12/09/2014

CSH Presents on Health Care and Youth at the New Jersey Supportive Housing Conference

CSH staff participated at the 16th Annual New Jersey Supportive Housing Conference on December 5,  entitled “Breaking New Ground”. Hosted by The Supportive Housing Association of New Jersey, this conference provided the opportunity for partners in the supportive housing industry to come together, hear about best practices and build relationships necessary to foster innovative solutions that improve and increase supportive housing in New Jersey. CSH sessions focused on best practices in serving high-utilizing health patients and solutions to improve housing outcomes among youth aging out of the child welfare system.

In A New Prescription: Housing as Health Care, presenters shared some of the best practices and lessons learned from the ongoing initiatives in both Camden County, NJ and New York State that focus on identifying high-cost, high-utilizing health patients who are experiencing or are at-risk of homelessness in addition to the development of new service delivery models to improve health outcomes and access to care while reducing health care costs. Elizabeth Buck of the Camden Coalition of Healthcare Providers discussed an initiative in Camden where local stakeholders, including health care providers, are leading efforts to develop a Housing First model for chronically homeless individuals who are high-utilizers of health care services. Pascale Leone, of CSH, provided an overview of New York’s transformative Medicaid Redesign Team and its efforts to expand access to supportive housing.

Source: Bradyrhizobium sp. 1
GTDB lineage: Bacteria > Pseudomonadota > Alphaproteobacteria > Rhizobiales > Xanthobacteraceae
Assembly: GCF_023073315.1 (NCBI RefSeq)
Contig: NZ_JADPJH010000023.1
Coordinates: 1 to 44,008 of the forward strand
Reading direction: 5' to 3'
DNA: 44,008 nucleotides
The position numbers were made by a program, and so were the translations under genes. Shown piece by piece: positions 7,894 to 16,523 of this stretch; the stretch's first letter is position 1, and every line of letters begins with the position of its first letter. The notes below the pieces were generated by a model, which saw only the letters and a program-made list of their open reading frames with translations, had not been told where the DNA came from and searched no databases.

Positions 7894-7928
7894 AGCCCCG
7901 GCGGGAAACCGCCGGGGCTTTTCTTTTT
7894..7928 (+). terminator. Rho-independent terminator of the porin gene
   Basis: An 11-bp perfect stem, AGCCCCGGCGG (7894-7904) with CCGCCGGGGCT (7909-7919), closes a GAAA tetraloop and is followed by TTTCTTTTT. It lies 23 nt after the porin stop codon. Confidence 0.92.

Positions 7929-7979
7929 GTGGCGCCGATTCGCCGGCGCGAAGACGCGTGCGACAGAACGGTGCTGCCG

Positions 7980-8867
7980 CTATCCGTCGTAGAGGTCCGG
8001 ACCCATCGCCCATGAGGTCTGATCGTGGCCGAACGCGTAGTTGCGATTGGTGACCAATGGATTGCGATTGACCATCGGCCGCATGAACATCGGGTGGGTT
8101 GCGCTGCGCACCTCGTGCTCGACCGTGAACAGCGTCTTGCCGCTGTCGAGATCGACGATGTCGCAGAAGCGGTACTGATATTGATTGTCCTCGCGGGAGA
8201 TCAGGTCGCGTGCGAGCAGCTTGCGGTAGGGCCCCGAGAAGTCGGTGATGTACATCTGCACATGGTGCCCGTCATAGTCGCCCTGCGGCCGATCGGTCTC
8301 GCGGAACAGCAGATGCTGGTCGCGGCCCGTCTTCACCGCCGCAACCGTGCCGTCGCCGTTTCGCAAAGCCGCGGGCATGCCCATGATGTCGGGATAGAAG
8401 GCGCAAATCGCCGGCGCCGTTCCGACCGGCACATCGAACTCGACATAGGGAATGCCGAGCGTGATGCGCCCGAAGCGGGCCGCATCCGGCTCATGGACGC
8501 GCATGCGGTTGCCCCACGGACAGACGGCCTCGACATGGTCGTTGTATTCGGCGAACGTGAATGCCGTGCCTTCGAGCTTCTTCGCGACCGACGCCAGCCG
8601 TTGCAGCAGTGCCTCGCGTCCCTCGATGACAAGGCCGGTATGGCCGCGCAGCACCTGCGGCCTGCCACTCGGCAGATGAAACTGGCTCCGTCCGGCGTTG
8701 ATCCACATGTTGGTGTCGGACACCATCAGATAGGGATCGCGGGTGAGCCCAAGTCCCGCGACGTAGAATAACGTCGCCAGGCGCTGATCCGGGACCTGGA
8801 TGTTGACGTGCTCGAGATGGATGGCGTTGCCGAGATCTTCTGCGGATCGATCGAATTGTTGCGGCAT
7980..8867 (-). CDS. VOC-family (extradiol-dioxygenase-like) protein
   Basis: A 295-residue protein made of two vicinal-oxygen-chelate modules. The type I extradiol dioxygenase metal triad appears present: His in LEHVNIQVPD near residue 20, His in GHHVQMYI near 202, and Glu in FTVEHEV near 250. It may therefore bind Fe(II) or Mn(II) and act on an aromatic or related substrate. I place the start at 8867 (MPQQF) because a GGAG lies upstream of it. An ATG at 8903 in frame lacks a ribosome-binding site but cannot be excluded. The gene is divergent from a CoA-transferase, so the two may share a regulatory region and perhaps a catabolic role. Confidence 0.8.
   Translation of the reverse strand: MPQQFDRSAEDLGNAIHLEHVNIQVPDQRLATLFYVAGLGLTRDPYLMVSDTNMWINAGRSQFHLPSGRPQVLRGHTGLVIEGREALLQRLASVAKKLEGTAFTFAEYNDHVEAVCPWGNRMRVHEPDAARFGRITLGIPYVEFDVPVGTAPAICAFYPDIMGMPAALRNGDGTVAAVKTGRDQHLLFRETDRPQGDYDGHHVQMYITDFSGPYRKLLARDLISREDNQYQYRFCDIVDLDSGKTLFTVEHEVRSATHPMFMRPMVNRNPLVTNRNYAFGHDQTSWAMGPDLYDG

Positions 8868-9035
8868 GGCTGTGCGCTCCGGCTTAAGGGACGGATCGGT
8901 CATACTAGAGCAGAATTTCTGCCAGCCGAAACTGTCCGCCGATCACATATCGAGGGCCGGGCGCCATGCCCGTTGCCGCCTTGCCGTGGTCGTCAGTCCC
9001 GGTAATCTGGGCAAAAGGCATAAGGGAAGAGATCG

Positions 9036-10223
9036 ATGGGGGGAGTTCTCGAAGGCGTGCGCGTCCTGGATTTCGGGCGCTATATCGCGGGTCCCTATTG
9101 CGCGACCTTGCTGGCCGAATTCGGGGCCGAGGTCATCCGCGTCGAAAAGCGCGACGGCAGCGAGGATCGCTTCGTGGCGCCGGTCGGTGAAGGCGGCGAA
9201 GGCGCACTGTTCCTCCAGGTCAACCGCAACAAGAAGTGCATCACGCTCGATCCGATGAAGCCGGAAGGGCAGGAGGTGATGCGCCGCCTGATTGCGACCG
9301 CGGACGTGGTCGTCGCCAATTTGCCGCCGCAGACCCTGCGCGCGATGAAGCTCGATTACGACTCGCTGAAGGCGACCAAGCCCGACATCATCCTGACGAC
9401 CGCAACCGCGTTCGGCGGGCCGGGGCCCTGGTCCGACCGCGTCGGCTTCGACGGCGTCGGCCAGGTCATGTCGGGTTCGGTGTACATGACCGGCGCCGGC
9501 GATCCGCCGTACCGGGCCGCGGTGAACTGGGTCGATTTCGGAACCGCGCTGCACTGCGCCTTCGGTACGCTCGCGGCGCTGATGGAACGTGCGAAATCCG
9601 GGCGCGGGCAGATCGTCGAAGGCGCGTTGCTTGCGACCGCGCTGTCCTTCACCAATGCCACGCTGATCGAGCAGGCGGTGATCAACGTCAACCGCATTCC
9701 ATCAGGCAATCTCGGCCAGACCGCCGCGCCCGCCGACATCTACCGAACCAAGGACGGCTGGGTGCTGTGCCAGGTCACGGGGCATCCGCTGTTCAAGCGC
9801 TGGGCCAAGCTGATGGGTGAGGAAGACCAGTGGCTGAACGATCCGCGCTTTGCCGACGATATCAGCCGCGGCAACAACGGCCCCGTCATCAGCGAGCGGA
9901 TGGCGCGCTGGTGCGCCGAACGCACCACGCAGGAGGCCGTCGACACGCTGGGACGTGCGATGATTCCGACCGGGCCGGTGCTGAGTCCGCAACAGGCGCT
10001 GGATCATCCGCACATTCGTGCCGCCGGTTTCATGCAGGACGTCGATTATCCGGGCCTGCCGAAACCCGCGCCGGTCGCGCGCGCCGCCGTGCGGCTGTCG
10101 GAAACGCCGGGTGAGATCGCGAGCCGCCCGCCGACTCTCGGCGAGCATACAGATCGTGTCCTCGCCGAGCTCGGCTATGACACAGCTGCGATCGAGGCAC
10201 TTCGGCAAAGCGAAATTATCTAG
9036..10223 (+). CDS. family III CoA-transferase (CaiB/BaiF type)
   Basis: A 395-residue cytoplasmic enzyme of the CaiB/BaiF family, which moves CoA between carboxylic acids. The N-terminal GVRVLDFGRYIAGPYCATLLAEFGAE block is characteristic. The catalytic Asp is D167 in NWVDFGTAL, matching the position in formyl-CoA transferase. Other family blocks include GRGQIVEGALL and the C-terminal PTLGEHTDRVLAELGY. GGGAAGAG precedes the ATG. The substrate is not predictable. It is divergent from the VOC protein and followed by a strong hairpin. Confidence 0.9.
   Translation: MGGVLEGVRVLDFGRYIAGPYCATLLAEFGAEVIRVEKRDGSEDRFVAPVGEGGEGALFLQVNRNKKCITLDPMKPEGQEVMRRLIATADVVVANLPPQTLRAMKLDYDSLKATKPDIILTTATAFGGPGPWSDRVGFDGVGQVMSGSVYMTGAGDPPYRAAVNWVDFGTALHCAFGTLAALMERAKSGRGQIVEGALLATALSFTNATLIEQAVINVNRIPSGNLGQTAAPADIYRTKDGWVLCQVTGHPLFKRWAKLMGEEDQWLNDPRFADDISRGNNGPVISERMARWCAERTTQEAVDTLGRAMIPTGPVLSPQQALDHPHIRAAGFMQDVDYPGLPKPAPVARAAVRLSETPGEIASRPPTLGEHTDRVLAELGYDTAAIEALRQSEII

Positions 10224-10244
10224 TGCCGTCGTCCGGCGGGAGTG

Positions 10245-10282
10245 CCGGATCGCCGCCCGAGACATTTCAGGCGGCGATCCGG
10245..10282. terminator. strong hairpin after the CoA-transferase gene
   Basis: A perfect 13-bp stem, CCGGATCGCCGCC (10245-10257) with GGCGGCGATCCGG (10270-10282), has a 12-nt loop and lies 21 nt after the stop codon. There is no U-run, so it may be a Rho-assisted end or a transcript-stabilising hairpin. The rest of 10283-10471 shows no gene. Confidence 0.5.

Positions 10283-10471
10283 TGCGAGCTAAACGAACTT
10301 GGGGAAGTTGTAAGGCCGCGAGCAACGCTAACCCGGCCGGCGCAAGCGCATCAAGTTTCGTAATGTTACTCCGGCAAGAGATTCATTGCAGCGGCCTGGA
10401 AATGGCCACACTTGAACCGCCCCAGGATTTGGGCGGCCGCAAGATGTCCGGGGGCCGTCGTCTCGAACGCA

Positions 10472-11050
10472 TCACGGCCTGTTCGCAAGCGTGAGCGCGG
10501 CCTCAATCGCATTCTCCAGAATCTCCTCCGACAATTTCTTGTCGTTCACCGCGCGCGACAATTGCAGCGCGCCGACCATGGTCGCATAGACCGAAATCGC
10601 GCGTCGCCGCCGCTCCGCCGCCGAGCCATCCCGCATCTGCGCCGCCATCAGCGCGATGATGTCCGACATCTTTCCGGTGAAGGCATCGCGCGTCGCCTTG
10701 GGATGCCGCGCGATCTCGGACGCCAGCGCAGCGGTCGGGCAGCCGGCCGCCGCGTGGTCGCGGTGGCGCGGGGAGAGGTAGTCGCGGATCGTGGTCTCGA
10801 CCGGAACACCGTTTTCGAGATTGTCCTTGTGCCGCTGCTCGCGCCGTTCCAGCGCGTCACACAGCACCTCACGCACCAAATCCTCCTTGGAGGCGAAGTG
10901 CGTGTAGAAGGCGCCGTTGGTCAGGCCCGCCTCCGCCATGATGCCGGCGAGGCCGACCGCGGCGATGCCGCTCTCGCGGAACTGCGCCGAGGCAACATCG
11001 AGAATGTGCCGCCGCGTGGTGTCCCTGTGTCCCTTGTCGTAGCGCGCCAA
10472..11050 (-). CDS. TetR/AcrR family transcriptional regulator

In Opening Doors and Improving Outcomes for Youth Aging Out of the Child Welfare System, CSH presented with the New Jersey Department of Children and Families (DCF), and youth supportive housing provider Robin’s Nest on statewide planning to improve housing outcome for youth aging out of the child welfare system. Luther Owens of DCF and Erin Burns-Maine of CSH presented on an innovative two-year planning process made possible by the U.S. Department of Health and Human Services utilizing cross-agency data analysis and key stakeholder activities to develop a plan to improve outcomes for New Jersey’s most vulnerable youth.

 

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